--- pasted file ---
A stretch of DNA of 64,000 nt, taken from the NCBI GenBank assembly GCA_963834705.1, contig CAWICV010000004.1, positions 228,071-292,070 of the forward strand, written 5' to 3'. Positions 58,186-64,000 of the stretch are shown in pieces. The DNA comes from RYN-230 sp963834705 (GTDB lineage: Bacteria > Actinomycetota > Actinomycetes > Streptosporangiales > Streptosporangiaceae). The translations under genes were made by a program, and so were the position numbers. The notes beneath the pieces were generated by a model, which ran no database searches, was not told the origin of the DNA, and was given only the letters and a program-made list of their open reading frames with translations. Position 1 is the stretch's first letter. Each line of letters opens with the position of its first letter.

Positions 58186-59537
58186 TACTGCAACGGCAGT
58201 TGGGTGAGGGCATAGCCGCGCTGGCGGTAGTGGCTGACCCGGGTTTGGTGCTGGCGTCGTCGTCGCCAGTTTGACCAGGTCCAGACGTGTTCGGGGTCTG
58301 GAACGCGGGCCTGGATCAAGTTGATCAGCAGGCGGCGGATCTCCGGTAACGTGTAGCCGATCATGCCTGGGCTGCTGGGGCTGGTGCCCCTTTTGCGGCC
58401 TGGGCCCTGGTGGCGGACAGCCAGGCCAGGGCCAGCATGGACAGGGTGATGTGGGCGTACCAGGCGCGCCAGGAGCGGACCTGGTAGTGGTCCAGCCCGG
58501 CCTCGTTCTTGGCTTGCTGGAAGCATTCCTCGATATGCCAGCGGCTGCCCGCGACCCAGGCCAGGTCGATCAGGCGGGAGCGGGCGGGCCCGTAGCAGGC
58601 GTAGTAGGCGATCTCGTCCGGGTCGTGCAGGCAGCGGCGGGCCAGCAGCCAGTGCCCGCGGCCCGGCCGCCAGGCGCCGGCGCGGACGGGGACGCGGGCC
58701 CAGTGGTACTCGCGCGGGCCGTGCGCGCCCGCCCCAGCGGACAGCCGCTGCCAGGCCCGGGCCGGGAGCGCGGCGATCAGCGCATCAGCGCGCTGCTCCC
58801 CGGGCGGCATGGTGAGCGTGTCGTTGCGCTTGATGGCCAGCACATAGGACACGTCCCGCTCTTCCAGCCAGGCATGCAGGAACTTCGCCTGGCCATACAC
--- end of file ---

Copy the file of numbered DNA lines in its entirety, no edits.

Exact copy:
A stretch of DNA of 64,000 nt, taken from the NCBI GenBank assembly GCA_963834705.1, contig CAWICV010000004.1, positions 228,071-292,070 of the forward strand, written 5' to 3'. Positions 58,186-64,000 of the stretch are shown in pieces. The DNA comes from RYN-230 sp963834705 (GTDB lineage: Bacteria > Actinomycetota > Actinomycetes > Streptosporangiales > Streptosporangiaceae). The translations under genes were made by a program, and so were the position numbers. The notes beneath the pieces were generated by a model, which ran no database searches, was not told the origin of the DNA, and was given only the letters and a program-made list of their open reading frames with translations. Position 1 is the stretch's first letter. Each line of letters opens with the position of its first letter.

Positions 58186-59537
58186 TACTGCAACGGCAGT
58201 TGGGTGAGGGCATAGCCGCGCTGGCGGTAGTGGCTGACCCGGGTTTGGTGCTGGCGTCGTCGTCGCCAGTTTGACCAGGTCCAGACGTGTTCGGGGTCTG
58301 GAACGCGGGCCTGGATCAAGTTGATCAGCAGGCGGCGGATCTCCGGTAACGTGTAGCCGATCATGCCTGGGCTGCTGGGGCTGGTGCCCCTTTTGCGGCC
58401 TGGGCCCTGGTGGCGGACAGCCAGGCCAGGGCCAGCATGGACAGGGTGATGTGGGCGTACCAGGCGCGCCAGGAGCGGACCTGGTAGTGGTCCAGCCCGG
58501 CCTCGTTCTTGGCTTGCTGGAAGCATTCCTCGATATGCCAGCGGCTGCCCGCGACCCAGGCCAGGTCGATCAGGCGGGAGCGGGCGGGCCCGTAGCAGGC
58601 GTAGTAGGCGATCTCGTCCGGGTCGTGCAGGCAGCGGCGGGCCAGCAGCCAGTGCCCGCGGCCCGGCCGCCAGGCGCCGGCGCGGACGGGGACGCGGGCC
58701 CAGTGGTACTCGCGCGGGCCGTGCGCGCCCGCCCCAGCGGACAGCCGCTGCCAGGCCCGGGCCGGGAGCGCGGCGATCAGCGCATCAGCGCGCTGCTCCC
58801 CGGGCGGCATGGTGAGCGTGTCGTTGCGCTTGATGGCCAGCACATAGGACACGTCCCGCTCTTCCAGCCAGGCATGCAGGAACTTCGCCTGGCCATACAC